Bragar Eagel & Squire, P.C., a nationally recognized stockholder rights law firm, reminds investors that a class action lawsuit has been filed against Kornit Digital Ltd. (“Kornit” or the “Company”) (NASDAQ: KRNT) in the United States District Court for the District of New Jersey on behalf of all persons and entities who purchased or otherwise acquired Kornit securities between February 17, 2021 and July 5, 2022, both dates inclusive (the “Class Period”). Investors can apply to the Court until April 17, 2023 for appointment as the lead plaintiff in the case.
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This securities class action is brought on behalf of all persons or entities that purchased or otherwise acquired Kornit ordinary shares between February 17, 2021 and July 5, 2022, inclusive (the “Class Period”). The claims asserted herein are alleged against Kornit and certain of the Company’s current and former senior executives (collectively, “Defendants”), and arise under Sections 10(b) and 20(a) of the Securities Exchange Act of 1934 (the “Exchange Act”) and Rule 10b-5, promulgated thereunder.
Kornit is a company that designs and manufactures industrial printing technologies for the textile, apparel and garment industries. The Company’s digital inkjet printers enable end-users to print both direct-to-garment (“DTG”) and direct-to-fabric (“DTF”). In DTG, images and designs are printed directly on finished textiles like clothing and apparel. In DTF printing, large rolls of fabric pass through wide inkjet printers that print images and designs directly onto swaths of fabric that are then cut and sewn into a product, and can be used in the fashion and home décor industries. Kornit produces and sells textile dyes, inks, and other consumables that are used in digital printers. Kornit provides equipment and customer services such as technical assistance, maintenance, and repairs through its customer support contract.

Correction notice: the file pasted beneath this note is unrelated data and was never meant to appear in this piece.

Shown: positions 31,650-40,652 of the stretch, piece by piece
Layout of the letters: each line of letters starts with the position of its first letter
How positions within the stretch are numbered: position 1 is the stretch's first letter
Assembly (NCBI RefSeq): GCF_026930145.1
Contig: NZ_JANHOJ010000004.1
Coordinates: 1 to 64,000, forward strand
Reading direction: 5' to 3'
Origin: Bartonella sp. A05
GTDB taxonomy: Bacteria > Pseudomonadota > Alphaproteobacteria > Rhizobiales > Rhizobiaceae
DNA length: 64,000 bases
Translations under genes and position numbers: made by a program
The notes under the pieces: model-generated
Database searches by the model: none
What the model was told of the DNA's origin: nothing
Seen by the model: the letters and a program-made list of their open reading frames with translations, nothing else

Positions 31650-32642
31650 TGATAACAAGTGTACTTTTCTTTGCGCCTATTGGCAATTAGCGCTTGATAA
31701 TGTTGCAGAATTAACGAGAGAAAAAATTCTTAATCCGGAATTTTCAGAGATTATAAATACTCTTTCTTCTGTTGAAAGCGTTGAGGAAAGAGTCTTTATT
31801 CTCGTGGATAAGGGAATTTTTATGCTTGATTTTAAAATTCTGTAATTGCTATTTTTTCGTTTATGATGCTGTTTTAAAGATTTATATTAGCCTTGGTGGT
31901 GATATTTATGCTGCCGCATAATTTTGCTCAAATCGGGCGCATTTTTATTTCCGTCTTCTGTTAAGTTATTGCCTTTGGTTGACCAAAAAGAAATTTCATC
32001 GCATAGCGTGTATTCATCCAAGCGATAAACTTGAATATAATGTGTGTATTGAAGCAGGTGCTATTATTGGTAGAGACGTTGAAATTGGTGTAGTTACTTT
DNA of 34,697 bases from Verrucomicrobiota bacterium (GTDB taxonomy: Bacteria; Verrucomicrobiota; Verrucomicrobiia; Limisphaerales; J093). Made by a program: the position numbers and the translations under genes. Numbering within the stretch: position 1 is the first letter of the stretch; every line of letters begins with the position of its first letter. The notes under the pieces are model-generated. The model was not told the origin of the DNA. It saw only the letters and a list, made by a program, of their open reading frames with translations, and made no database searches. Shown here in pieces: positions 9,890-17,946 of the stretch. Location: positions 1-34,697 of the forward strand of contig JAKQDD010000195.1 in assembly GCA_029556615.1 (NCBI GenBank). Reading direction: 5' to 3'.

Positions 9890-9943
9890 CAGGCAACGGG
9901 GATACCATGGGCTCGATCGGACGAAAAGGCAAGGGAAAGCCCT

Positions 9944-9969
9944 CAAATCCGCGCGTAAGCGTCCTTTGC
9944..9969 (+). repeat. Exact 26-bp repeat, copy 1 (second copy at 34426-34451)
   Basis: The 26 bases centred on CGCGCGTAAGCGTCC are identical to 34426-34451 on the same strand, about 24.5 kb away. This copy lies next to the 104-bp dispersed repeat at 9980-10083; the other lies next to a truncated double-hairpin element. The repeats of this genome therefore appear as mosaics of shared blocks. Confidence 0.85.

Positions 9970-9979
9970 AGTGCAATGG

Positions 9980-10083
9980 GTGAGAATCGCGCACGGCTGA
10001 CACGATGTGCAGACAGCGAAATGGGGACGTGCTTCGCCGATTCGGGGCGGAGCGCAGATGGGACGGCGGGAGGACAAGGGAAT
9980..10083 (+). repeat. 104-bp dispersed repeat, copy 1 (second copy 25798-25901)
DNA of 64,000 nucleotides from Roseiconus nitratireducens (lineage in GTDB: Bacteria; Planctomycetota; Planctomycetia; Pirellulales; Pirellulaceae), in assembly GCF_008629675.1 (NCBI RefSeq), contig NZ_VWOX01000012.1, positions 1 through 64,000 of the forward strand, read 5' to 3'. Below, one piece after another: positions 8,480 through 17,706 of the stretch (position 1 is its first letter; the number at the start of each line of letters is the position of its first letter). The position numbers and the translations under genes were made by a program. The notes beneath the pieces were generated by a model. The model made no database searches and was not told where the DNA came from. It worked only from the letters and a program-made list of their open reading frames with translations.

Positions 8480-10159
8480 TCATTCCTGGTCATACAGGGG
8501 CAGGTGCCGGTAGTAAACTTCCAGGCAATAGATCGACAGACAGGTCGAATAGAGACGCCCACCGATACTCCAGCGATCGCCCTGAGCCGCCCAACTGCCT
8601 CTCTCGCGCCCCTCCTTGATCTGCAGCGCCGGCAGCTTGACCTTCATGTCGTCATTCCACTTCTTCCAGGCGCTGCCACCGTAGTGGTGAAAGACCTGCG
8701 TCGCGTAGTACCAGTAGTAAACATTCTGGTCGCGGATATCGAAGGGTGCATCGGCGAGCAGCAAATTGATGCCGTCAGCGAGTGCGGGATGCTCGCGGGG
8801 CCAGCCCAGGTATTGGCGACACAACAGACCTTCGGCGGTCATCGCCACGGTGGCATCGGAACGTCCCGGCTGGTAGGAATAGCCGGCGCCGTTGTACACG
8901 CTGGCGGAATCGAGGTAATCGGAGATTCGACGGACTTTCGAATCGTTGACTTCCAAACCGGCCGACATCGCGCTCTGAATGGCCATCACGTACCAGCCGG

During this period, the Company began offering its customers software services. This included a set of end-toend production and fulfillment solutions called KornitX. The Company offers, among others, automated production and workflow systems as well as inventory management.
The Company’s largest customer is multinational e-commerce company, Amazon.com, Inc. (“Amazon”). Among the largest of Kornit’s other customers during the Class Period were Delta Apparel, Inc. (“Delta Apparel”), a leading provider of activewear and lifestyle apparel products, and Fanatics, Inc. (“Fanatics”), a global digital sports platform and leading provider of licensed sports merchandise. Kornit derives more than 60% its revenue from its top ten customers. Accordingly, it was critically important for Kornit to maintain those major customers as well as continue to grow its customer base in order to achieve the Company’s ambitious goal of “becoming a $1 billion revenue company in 2026.”
Throughout the Class Period, Kornit repeatedly touted the purported competitive advantages provided by its technology and assured investors that it faced virtually no meaningful competition in the “direct-to-garment” printing market. The Company claimed that its digital printing system, textile inks and consumables were highly demanded. It also offered services to customers for the maintenance and management of its digital printers and managing customer workflow. Kornit further assured investors that the purportedly strong demand for the Company’s products and services would enable it to maintain its existing customer base and attract new customers that would limit the risks associated with a substantial portion of its revenues being concentrated among a small number of large customers.